that will require mainline denominations to not only see themselves as a part of
the global community, a challenge they have accepted in many ways already, but
they must also create global communications networks. Global communication now
has immediate and direct consequences and the challenge of addressing global
audiences is one that the mainline has not yet mastered. There are excellent
examples, but systematic, long-term information flow hasn’t been achieved
I’m writing this from Tallinn, Estonia. I was in a church outside Tallinn that has an outdoor two-seater toilet (If you’re too young to know what this means, it’s a hole in the ground with no running water and no heat where you take care of business in the breezy cold winds of the northern Baltic, and you do it quickly). Barely a mile down the road a tourist attraction offers wireless Internet connection. Such is the world we live in. We are wired, but lack some basic conveniences.
Here, as in Varna, Bulgaria, where I was last week, young people on the sidewalk text message each other and television programs deliver Western music, fashions and advertisements. A sign for a global marketer in Varna features attractive, scantily-clad young women in alluring poses selling clothing that offers, “Sex Apil.” I might as well be in Tenafly, New Jersey, where two weeks ago I saw the same.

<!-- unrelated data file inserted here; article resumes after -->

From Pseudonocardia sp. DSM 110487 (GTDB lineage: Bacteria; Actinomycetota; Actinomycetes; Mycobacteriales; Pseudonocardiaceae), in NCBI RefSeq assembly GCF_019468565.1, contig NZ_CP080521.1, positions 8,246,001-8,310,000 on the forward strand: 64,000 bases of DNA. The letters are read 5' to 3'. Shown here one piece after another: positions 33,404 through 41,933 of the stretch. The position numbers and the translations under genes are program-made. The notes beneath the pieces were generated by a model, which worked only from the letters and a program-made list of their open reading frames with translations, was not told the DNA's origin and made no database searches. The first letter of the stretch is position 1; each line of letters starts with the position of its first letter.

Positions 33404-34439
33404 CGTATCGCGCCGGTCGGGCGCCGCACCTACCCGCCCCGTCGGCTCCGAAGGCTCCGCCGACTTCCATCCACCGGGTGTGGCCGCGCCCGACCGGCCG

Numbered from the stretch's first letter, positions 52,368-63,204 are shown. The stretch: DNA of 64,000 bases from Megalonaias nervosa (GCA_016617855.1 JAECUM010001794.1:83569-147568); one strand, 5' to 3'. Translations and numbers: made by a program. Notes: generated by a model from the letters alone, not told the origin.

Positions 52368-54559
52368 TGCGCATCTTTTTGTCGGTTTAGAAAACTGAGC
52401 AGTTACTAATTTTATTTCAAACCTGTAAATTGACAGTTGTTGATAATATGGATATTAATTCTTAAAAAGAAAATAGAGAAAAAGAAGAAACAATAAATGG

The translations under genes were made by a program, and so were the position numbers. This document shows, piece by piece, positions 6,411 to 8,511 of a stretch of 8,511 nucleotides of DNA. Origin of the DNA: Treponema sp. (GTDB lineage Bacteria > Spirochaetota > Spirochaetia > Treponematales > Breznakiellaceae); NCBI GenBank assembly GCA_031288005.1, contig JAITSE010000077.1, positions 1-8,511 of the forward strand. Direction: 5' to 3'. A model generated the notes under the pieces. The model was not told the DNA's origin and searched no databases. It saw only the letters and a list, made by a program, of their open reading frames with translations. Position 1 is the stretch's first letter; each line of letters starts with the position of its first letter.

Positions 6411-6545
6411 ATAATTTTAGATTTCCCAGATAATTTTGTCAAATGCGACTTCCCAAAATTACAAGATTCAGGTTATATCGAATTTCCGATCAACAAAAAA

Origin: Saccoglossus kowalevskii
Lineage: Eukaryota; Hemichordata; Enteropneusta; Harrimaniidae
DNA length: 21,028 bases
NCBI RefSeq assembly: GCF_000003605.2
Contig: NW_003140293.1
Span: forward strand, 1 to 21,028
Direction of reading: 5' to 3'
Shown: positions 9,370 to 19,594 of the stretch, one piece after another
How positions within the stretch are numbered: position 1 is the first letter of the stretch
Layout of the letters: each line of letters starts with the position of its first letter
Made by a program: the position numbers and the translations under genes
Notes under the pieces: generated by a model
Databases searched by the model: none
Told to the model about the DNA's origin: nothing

Driven by images, music and experiences, a global media culture is shaping how young people perceive the world, form relationships with each other and view their place in the whole mess.
The generation coming to maturity in the digital era is fundamentally different than generations before. They are born into a world of media that allows them to be always-on and always available. They tend of think of media as the natural state of affairs, a part of the environment. This media culture is changing notions of privacy and intimacy. It’s changing how youth meet, congregate and maintain relationships. A researcher for the Barna Group, a research organization that studies religious attitudes, told a group of church agency staff recently, “The Mosaic generation (the youngest generation) values technology as a natural ally.” It’s not an add-on.
He also illustrated how the Mosaic generation perceives and processes information differently than earlier generations. This culture of image, sound and experience is changing how reality is defined and perceived.
Mosaics don’t need a beginning, middle and end to understand a story; they perceive fragments and form perceptions based on pieces that probably don’t make sense to someone who’s been taught to think in a sequential, linear way, which is everyone before the digital era. They can think episodically, which is to say, not sequentially.
The always-on engagement through media results in a capacity to filter, retain and block information in more complex but innate ability. A Barna Group study found that 98% of Mosaics in the U.S. are on-line daily, some almost non-stop. Thus, they have developed an ability to evaluate and exclude dissonant, irrelevant information in a split-second. Undoubtedly fewer youth in developing nations are online, however, in developing nations other media are shaping values and perceptions so the process of media acculturation is happening, just differently.